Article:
There are plenty of other similarities, too - Firestarter also shows psychic powers causing nosebleeds in those who use them, and a synth-heavy soundtrack completes the '80s vibe. Eleven may be a bit more violent when it comes to her powers, but nobody’s perfect, right?
5. Poltergeist (1982)
It’s the greatest ghost story of the '80s - Poltergeist is a chilling story of what happens when an American family’s home suddenly becomes spook central. It soon turns out that Stranger Things is no ghost story, but the 1982 horror classic is explicitly mentioned on the show - in the first episode, Joyce gives her son Will some tickets to see the movie. Best. Foreshadowing. Ever.
For the next few episodes, Stranger Things turns into a ghost story itself - the Byers’ family home becoming a haunted house of sorts, which is clearly affected by the Upside Down. After receiving that chilling phone call, Joyce realises that Will is trapped somewhere in their home and attempts to communicate with her son by scrawling letters on the wall and getting him to light the appropriate Christmas lights, like an improvised Ouija board. Much like Poltergeist, the house appears to have taken one of its children, and behaves entirely unnaturally as electronic appliances turn on and off with monstrous creatures trying to climb through the walls. The only thing missing is a staticky TV set.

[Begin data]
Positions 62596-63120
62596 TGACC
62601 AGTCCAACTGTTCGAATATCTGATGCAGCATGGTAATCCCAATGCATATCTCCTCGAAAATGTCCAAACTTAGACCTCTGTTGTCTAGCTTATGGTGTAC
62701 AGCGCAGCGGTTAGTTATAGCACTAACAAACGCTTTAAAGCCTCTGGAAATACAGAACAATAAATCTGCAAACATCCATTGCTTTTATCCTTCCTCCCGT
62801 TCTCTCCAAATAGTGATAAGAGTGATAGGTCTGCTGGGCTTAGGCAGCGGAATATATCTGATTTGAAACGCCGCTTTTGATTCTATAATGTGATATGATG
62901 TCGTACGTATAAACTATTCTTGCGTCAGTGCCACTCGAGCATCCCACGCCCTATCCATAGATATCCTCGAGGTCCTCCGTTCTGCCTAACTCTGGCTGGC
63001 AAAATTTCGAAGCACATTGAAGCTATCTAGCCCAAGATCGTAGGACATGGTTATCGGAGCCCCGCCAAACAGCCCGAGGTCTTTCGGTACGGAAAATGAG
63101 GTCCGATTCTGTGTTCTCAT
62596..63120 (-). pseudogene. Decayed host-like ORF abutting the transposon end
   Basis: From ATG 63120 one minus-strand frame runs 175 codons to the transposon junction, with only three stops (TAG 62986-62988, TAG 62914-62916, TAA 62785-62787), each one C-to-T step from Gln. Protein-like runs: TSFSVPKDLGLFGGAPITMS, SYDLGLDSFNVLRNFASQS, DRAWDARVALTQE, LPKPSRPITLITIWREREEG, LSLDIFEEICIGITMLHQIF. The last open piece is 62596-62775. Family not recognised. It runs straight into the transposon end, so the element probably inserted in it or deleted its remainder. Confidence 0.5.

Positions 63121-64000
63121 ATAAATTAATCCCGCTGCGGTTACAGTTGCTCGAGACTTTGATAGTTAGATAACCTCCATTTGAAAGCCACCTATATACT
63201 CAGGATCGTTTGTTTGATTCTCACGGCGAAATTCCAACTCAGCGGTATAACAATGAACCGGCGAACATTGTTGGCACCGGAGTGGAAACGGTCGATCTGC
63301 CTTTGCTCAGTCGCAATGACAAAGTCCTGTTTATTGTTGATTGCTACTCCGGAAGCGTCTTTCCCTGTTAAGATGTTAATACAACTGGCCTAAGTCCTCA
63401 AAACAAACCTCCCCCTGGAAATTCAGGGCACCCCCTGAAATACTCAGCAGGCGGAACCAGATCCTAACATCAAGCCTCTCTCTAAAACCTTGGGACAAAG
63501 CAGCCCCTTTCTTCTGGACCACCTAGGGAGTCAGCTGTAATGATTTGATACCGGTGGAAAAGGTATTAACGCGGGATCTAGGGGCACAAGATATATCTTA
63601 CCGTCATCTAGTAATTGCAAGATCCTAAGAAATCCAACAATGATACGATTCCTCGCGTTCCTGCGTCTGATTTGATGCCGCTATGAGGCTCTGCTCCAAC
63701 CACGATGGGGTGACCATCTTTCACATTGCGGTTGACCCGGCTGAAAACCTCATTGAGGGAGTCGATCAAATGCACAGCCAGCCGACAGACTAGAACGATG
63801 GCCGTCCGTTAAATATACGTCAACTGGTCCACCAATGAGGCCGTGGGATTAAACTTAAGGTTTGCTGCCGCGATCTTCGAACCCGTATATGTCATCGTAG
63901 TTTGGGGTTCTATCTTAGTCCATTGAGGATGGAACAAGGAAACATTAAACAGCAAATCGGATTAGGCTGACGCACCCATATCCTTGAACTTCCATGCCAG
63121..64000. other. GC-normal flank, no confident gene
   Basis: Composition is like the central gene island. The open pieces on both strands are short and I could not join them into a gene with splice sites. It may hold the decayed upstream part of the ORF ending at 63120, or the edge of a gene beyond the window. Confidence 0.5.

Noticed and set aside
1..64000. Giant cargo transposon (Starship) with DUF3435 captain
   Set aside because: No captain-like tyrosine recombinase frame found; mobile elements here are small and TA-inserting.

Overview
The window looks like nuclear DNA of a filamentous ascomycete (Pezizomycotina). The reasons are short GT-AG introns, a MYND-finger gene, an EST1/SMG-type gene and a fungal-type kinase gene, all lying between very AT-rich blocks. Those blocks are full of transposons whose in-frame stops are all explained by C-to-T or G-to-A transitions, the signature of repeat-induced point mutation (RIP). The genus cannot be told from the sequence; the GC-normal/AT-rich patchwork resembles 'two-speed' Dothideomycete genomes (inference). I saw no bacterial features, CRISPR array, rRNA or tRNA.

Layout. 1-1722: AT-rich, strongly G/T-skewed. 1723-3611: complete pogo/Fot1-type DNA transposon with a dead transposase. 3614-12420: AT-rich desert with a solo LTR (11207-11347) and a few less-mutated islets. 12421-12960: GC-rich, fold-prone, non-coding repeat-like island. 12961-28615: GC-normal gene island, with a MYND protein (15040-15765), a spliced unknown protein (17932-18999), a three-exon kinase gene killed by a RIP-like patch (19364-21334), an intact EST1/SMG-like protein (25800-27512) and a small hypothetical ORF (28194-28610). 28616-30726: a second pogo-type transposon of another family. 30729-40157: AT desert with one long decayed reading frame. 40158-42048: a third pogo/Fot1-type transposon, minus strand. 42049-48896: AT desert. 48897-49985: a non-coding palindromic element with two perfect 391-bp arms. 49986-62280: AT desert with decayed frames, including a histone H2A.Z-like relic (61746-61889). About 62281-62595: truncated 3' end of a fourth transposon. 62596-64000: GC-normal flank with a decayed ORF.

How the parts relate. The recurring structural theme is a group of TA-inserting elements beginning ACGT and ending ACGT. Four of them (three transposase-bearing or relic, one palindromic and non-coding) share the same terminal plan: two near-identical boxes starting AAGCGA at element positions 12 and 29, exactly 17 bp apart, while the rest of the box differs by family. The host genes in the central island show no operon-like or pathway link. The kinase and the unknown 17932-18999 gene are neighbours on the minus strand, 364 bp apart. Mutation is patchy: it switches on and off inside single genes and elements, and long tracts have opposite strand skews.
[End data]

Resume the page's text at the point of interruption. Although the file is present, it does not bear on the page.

6. The Gate (1987)
It’s one of the cheesiest horrors of the 1980s, but even The Gate offered up some inspiration for Stranger Things. Starring a young Stephen Dorff, The Gate tells the extraordinary tale of two boys who accidentally open a portal to hell beneath their home. You know, as you do.
If that wasn’t bad enough, their parents are out of town, too. Talk about bad luck. There’s nobody to turn to and nowhere to run, so it seems they’ll have to take on the demonic hordes themselves. Obviously, the idea of accidentally opening a portal to another world is the bread and butter of Stranger Things. But we’re more concerned with their phones. The way Joyce’s telephone burns out every time Will calls from another dimension is exactly like the phones spontaneously combusting in The Gate. Still, at least Joyce hasn’t got to worry about any horrific monsters… oh wait.